Member Highlight | Cheryl Anderson
Learning the Game
“If that one girl at 15 didn’t play golf with me, I wouldn’t have played much.”
Cheryl Anderson did not intend on becoming the award-winning golf professional she is today, but that’s surely the course her life has taken.
Cheryl never strived for a career in golf. She took up the sport as a seamless pastime whenever visiting her grandparents in Lake Placid, N.Y., but never fully perceived golf as her chosen career route.
“I never actually played golf until I was 15 years old. I had one other friend who played, so I started playing with her.”
As Cheryl’s interest in golf grew, the discouragement she encountered early on in her journey nearly halted her potential in the sport. After trying out for the all-boys team her senior year of high school, Cheryl missed joining the team by just one spot.
“The coach tracked me down the next day. If he hadn’t done that, I don’t think I would have played anymore.”
After informing Cheryl about an all-girls tournament she could participate in, she finished runner-up and went on to attend Rutgers University as a walk-on.
After finishing high school, Cheryl attended college to become a teacher. Her life and adolescence, chock-full with moments involving the outdoors, lead Cheryl to realize that she did not want to teach indoors. The revelation that she could teach golf outdoors led her down a career path that has enabled her to integrate her passion for teaching and her admiration for nature.
Cheryl, the Teacher
Describing her style of teaching as flexible, Cheryl cites inclusivity as one of the factors that drew her to teach the sport. Determined to ensure that the sport is comfortable for everyone (especially girls and individuals with disabilities), Cheryl aspires to create a positive environment, setting her students up for growth and prosperity.
“I enjoy teaching all levels of golfers. I don’t pin myself into one area. I like solving problems and helping people to feel good.”
Throughout her career, Cheryl has taught her students to be introspective and analyze why they possess a particular outlook on an event or course. If a student has a negative perception, she ultimately leads them to ponder the source of that feeling and compels them to acknowledge the positive in every situation.
“I taught a girl who became the number one junior in the country. She was in the Arizona State Thunderbird Invitational. She had a bad attitude about the course. I taught her about finding the positive and deep-diving into why you didn’t like the course, and then figure out how you’re gonna like it and change your mindset. She won it the next year.”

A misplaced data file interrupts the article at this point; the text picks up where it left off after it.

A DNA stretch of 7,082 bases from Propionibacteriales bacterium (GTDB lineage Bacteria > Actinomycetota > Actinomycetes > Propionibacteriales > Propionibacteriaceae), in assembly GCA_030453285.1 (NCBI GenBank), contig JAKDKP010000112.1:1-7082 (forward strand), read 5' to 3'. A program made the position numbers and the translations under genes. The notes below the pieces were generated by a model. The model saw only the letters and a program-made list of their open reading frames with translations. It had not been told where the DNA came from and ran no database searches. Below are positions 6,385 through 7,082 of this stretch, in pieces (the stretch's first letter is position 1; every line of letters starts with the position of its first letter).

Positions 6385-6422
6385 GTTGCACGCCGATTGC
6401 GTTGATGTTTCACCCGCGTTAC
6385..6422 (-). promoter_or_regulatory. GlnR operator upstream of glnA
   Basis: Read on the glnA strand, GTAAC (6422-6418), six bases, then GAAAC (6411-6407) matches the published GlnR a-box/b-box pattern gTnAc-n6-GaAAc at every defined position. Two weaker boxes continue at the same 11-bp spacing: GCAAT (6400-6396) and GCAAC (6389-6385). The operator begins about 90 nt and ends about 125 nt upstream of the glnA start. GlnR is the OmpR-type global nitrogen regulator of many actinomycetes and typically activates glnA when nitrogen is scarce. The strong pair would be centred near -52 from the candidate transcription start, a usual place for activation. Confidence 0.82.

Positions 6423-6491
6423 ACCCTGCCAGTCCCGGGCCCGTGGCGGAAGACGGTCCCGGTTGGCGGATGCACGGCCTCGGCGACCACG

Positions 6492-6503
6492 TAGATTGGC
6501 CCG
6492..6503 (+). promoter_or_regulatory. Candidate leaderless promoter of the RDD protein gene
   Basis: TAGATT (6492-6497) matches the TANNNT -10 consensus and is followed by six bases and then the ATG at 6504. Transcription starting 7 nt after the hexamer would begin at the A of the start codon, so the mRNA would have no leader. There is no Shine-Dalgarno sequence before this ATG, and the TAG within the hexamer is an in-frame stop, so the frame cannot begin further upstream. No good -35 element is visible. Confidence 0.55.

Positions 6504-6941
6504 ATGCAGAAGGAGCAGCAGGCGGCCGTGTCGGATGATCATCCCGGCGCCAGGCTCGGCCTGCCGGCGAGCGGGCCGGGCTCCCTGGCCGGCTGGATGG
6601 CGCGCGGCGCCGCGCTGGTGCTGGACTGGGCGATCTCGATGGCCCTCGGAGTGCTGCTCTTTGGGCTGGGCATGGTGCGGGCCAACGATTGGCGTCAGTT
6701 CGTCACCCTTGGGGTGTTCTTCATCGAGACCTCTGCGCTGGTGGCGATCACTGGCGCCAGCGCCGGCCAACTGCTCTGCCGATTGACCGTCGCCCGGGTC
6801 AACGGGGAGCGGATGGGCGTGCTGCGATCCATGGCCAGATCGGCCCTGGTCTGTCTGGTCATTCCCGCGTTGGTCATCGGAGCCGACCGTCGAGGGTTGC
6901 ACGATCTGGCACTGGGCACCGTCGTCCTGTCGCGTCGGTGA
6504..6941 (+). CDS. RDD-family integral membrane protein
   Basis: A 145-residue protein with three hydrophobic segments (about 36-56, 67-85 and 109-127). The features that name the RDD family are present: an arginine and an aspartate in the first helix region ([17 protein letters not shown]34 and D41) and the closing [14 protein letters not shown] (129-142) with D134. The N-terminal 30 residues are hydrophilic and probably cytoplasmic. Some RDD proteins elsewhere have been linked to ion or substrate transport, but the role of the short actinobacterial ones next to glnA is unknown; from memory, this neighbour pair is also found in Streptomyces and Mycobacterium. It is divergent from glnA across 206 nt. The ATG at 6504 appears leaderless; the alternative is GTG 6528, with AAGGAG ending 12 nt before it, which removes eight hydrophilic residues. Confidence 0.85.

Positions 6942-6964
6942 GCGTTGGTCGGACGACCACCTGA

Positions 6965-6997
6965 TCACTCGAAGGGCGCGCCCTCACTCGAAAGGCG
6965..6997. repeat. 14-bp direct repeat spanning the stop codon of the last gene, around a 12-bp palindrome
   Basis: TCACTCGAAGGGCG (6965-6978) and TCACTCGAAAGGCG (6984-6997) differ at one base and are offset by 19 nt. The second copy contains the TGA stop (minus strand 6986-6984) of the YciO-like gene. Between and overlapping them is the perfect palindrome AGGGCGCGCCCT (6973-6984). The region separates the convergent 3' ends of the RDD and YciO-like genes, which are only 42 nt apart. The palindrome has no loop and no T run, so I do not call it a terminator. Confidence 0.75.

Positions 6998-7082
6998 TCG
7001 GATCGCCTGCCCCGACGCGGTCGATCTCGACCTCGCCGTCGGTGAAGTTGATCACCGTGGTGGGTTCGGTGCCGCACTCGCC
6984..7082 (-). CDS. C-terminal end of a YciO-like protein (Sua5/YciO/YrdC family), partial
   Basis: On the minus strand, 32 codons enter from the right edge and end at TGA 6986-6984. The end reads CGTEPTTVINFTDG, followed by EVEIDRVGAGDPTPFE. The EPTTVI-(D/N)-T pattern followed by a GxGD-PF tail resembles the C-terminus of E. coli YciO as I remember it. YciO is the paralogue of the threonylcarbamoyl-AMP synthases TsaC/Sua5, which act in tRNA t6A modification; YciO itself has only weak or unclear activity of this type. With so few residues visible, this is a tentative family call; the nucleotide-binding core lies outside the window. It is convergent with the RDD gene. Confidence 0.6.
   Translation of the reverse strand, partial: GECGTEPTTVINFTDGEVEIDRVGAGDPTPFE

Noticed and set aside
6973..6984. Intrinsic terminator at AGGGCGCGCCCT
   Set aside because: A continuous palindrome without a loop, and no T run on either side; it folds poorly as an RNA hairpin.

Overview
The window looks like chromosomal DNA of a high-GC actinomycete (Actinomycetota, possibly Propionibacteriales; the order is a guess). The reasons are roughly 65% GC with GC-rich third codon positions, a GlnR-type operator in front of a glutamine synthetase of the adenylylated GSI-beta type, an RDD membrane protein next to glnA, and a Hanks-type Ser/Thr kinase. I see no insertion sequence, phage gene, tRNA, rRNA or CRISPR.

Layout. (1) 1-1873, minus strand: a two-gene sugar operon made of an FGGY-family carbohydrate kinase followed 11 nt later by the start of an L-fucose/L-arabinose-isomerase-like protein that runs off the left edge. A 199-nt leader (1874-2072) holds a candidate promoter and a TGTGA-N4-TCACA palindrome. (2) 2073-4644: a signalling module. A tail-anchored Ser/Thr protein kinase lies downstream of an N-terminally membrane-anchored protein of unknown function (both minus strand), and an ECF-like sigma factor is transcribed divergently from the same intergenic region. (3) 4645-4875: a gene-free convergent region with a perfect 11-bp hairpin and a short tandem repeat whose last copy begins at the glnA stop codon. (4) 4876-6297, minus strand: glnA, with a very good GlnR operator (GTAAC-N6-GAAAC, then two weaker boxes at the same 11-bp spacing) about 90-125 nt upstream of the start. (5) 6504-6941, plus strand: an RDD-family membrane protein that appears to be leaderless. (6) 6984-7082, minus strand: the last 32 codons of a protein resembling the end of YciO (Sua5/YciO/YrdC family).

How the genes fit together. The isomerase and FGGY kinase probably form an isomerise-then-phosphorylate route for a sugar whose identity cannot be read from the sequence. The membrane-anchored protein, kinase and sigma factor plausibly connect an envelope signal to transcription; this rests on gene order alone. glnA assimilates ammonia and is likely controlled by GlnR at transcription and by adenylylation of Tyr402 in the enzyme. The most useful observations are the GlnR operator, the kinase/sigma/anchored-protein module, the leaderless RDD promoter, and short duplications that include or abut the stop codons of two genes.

Career Accomplishments and Growing the Game
Cheryl cites her greatest career accomplishment as placing in the top 20 of the 2021 U.S. Senior Women’s Open. Not only was Cheryl surprised at how well she performed in the tournament, but she was awe-struck at watching some of her greatest career role models participate in the event.
“I was very inspired to watch these women who have paved the way for me to play, like JoAnne Carner, who is 82 years old. Also, to play alongside Hollis Stacey made me reinvigorated for the love of the game. Why slow down? These ladies are still going strong. That’s why golf is so cool.”
Cheryl reflects on her teaching career and the awards she has racked up throughout her colorful career.
“As a teacher, it is always nice to win awards. I am honored to have won the Teacher of the Year Award because I won it in two Sections. I won the Metropolitan PGA one in 2007, and the North Florida PGA Award in 2021. I am proud of those awards, as well as being the LPGA National Teacher of the Year in 2006.
Cheryl’s drive to grow the game remains at the forefront throughout her journey in the sport. Cheryl has taught people as old as 100 years old and is inspired by their will to improve their abilities regardless of their age.
As Cheryl continues to refine her own skills and build on her legacy, she relies on a support network of trusted people who help her keep focused. She has also learned to overcome her internal struggle of letting lingering emotions overcome her.
“The most challenging thing is when students leave. It has made me very discouraged, but it allows me to be retrospective and see what I can do better. I Now know how to close the door and not dwell on it. People come and go, and people want to try new things from different golf professionals.”
Lastly, Cheryl wants other Members to know one thing about her.
“I love Lake Placid! It’s where it all started for me.”